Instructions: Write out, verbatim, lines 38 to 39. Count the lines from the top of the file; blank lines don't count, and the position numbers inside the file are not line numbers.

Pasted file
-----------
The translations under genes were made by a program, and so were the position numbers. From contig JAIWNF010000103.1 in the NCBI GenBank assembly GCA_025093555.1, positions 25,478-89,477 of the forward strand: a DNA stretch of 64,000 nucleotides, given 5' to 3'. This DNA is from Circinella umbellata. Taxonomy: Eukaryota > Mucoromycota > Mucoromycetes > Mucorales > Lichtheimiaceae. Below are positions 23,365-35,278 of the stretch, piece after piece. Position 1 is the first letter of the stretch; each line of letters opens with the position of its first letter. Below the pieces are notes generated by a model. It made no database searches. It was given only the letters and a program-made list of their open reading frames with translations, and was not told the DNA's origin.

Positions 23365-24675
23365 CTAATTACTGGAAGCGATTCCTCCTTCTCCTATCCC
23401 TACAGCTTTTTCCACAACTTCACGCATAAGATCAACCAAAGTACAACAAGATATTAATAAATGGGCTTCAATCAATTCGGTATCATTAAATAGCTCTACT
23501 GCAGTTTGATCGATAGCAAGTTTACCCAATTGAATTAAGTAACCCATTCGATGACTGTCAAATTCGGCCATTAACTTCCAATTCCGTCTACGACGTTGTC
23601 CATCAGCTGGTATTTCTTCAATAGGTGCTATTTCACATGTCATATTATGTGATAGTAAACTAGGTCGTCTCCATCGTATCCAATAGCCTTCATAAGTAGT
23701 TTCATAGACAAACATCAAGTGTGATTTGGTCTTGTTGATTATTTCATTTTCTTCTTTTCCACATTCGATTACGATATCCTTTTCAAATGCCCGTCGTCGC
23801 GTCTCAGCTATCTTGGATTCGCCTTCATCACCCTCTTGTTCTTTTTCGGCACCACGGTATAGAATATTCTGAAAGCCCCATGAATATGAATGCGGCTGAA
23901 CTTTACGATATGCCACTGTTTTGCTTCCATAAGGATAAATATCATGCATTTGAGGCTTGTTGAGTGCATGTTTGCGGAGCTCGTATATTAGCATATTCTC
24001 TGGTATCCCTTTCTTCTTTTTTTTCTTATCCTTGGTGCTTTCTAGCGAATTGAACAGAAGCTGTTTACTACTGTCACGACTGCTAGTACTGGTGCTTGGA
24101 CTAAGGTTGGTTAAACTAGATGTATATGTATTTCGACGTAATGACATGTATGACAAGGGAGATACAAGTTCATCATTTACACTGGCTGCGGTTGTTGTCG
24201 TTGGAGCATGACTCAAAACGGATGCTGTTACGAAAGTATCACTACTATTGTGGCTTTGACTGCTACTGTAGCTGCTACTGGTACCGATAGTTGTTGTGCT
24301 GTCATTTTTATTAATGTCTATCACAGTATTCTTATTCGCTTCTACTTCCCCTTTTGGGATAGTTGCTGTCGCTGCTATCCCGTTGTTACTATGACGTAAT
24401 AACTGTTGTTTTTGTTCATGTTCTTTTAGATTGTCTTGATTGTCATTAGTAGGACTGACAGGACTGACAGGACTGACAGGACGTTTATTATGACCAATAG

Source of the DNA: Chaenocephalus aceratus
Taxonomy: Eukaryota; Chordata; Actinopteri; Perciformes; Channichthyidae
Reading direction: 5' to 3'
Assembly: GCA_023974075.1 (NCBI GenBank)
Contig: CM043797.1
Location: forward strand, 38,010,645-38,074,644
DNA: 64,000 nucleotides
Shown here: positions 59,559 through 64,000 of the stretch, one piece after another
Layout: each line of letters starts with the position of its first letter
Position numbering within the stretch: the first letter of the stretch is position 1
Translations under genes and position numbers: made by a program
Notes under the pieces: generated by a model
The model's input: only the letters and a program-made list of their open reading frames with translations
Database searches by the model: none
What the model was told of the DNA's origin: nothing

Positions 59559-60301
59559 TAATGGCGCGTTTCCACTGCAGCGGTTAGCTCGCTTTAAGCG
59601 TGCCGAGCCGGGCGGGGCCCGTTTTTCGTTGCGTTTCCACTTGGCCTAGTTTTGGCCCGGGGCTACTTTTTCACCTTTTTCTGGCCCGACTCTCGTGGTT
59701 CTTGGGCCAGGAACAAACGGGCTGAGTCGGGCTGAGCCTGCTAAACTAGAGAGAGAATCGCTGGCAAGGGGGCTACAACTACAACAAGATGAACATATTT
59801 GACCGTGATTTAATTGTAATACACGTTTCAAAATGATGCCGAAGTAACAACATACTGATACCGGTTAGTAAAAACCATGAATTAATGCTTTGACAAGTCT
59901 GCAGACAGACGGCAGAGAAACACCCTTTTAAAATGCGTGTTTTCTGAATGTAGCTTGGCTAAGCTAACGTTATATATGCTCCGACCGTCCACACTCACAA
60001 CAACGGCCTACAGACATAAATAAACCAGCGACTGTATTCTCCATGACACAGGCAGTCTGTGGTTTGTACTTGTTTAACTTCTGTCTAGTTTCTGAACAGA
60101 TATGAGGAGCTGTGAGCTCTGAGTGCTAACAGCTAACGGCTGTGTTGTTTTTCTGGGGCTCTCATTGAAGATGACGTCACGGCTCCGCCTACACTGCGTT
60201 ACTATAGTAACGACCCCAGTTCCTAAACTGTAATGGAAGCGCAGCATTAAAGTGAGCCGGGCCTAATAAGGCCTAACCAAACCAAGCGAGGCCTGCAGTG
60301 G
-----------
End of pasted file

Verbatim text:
60201 ACTATAGTAACGACCCCAGTTCCTAAACTGTAATGGAAGCGCAGCATTAAAGTGAGCCGGGCCTAATAAGGCCTAACCAAACCAAGCGAGGCCTGCAGTG
60301 G